That Common Misconception About Probability

Dependent vs Independent Events

A couple posts ago I began talking about probabilities. I want to spend some more time on the topic because it’s one of those concepts that can be obviously easy one minute and down right confusing the next.

Dependency: The Basics

Whenever you approach a probability problem involving more than one event begin by asking yourself whether the events are dependent or independent, i.e. does one event alter the probability of the other event? Does the first event happening change the system?

(Drawing multiple cards from a deck without replacement is a classic example of a dependent event. When we draw the first card the system changes from 52 possible options to 51 before the second event happens.)

In real life, humans have a tendency to confuse dependency all the time. For instance, you flip a fair coin. It lands heads 10 times in a row. You are certain the next flip is bound to be tails…right?

What’s the chances of the next coin being heads again?

It’s still 1/2. Flipping a coin is an independent event. In other words, the outcome of the next flip is uninfluenced by what has happened previously. It’s as if it were the first time you ever flipped the coin. The probability is unaltered.

Why does it “feel” like it should be tails then?

We tend to think about the events together, instead of individually. Although the probability of tossing heads remains the same for each toss, the combined chance of tossing 11 heads in a row is small.

Let’s calculate it.

We learned in the previous probability lesson that when we string multiple events together and want them all to occur (the “and” scenario) we must multiply their probabilities together.

Since each coin toss has a probability of heads equal to 1/2, I simply need to multiply together 1/2 eleven times.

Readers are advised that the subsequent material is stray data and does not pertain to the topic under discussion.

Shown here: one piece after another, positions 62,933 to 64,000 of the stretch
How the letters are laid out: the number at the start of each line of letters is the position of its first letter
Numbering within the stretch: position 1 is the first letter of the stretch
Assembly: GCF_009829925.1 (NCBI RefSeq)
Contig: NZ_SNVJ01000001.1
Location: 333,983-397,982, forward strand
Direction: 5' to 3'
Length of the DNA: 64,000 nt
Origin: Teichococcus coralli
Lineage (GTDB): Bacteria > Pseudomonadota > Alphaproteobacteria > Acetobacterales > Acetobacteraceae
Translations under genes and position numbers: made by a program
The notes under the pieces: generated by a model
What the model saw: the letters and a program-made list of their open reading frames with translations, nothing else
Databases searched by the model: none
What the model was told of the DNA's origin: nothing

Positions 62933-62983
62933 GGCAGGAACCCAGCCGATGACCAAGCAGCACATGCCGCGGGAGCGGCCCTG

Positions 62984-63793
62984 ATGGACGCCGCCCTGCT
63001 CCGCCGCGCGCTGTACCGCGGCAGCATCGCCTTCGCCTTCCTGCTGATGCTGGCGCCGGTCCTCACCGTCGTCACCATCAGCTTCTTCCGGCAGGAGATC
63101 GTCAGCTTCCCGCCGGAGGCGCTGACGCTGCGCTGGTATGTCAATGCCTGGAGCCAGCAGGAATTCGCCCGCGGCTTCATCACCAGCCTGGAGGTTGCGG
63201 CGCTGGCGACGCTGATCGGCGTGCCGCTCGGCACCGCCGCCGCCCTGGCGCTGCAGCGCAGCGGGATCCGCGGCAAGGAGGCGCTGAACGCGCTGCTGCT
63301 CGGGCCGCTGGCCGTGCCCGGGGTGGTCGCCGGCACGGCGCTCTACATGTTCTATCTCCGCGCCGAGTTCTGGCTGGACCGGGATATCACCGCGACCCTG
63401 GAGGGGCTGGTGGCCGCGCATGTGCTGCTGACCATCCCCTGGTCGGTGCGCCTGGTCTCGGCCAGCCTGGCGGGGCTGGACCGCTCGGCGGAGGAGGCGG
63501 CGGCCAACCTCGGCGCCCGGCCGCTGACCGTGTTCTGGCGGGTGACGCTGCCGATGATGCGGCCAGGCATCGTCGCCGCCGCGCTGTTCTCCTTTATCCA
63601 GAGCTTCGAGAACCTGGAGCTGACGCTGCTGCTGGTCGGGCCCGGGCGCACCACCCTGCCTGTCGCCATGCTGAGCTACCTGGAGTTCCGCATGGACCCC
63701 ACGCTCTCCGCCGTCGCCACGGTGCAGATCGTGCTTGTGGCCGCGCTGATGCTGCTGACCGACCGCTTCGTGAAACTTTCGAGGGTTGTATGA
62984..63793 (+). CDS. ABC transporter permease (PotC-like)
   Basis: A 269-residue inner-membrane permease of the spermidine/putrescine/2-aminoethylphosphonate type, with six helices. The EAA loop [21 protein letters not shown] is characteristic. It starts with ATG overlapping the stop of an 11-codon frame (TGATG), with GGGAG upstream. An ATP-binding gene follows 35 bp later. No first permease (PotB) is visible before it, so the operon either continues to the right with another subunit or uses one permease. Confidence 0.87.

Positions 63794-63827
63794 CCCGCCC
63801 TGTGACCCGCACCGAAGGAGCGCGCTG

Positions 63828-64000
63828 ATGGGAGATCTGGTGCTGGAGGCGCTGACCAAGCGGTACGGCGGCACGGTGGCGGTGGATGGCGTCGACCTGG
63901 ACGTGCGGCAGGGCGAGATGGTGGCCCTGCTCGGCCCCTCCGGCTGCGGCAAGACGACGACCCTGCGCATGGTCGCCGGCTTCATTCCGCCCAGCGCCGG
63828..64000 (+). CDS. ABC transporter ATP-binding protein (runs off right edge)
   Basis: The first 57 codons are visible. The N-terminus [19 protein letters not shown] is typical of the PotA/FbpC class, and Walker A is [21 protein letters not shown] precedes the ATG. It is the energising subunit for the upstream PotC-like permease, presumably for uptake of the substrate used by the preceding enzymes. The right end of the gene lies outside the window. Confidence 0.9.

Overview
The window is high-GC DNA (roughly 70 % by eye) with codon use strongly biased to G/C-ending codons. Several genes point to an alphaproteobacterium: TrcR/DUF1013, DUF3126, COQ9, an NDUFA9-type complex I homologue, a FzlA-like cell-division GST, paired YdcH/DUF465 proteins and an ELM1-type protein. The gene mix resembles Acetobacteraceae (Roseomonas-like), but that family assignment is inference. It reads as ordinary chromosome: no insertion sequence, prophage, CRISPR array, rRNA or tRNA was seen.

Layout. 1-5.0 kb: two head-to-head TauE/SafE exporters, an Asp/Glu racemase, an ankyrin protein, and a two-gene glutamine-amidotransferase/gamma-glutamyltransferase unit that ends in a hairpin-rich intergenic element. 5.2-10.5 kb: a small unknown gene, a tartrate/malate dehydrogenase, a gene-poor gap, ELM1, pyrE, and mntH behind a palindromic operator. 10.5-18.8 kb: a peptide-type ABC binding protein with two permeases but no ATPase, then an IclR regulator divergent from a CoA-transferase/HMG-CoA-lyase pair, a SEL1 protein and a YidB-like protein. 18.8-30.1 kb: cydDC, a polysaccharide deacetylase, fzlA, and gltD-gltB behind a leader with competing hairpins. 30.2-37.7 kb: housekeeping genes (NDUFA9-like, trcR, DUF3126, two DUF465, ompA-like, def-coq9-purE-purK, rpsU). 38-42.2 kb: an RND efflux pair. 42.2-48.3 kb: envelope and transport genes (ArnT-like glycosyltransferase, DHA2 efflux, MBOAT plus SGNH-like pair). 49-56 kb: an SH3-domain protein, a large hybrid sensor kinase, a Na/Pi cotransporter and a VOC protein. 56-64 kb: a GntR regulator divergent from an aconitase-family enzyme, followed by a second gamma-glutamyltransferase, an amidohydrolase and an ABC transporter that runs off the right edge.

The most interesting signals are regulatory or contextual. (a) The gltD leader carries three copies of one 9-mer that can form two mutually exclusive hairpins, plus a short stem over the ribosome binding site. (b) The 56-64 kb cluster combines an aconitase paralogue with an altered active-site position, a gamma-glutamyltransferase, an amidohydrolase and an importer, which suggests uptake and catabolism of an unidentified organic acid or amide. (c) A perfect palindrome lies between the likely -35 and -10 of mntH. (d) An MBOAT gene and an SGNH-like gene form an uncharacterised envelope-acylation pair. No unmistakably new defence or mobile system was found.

Probability of flipping eleven heads in a row

That’s a 0.05% chance of flipping eleven heads in a row! But before you exhale of sigh of relief and say, “See, I knew it!”, let’s calculate the chance of getting a tail instead on the eleventh toss.

Probability of flipping 10 heads followed by 1 tail.

Yes, that’s right. It’s equally likely to flip ten heads followed by a tail as it is to flip eleven heads in a row. In fact, because the individual probability of flipping heads is the same as the probability of flipping tails, each arrangement of 11 coin tosses will result in the same likelihood of 0.0005. Every arrangement is equally likely.

So… why does it “FEEL” improbable to flip ten heads in a row??

The common misconception isn’t caused by probability, but by a misunderstanding of combinatorics and permutations.

So far we’ve established that:

  • The probability of flipping heads or tails is equally likely each individual toss: P(H) = P(T) = 1/2.
  • Each unique arrangement (permutation) of possible coin tosses is equally likely.

So what gives?

Understanding Sample Space

The sample space is simply a listing of all the possible outcome arrangements (permutations). Since the sample space for 11 consecutive coin tosses is rather large, let’s examine a simpler case instead.

The sample space for four coin tosses is:

Intuitively, we might think: It’s more likely to flip 2 heads and 2 tails out of four tosses than all heads or all tails.

And this is true. Let’s do the math.

We know that each of the sixteen permutation’s are equally likely because P(H) = P(T) = 1/2. So each permutation has an equal probability of:

Note: Because the sample space represents all possible outcomes, the sum of all probabilities always equals 1 (E.g. 0.0625 • 16 = 1).

Looking at our sample space, how many different coin toss permutations result in any combination 0f 2 heads and 2 tails?

Sample space for four coin tosses

Notice that 6 out of 16 possible outcomes result in a two head/two tail combination. Because any one of those six permutations meets our criteria, this is considered an “or” scenario — so add the probabilities together (or simply multiply by 6 since they’re all the same).

That’s a 37.5% chance of tossing a combination of 2 heads and 2 tails, which is far greater than the probability of tossing all heads or all tails (which remains 6.25% each since there is only one permutation of each in our sample space).

This is why we intuitively know it is more likely to flip an equal number of heads and tails, than to flip all of one kind, while still maintaining the fact that the events are independent with individual tosses and permutations equally likely to occur.

Permutations & Combinations

Much of successfully computing probabilities is understanding permutations and combinations thoroughly. So that’s where we are headed next!

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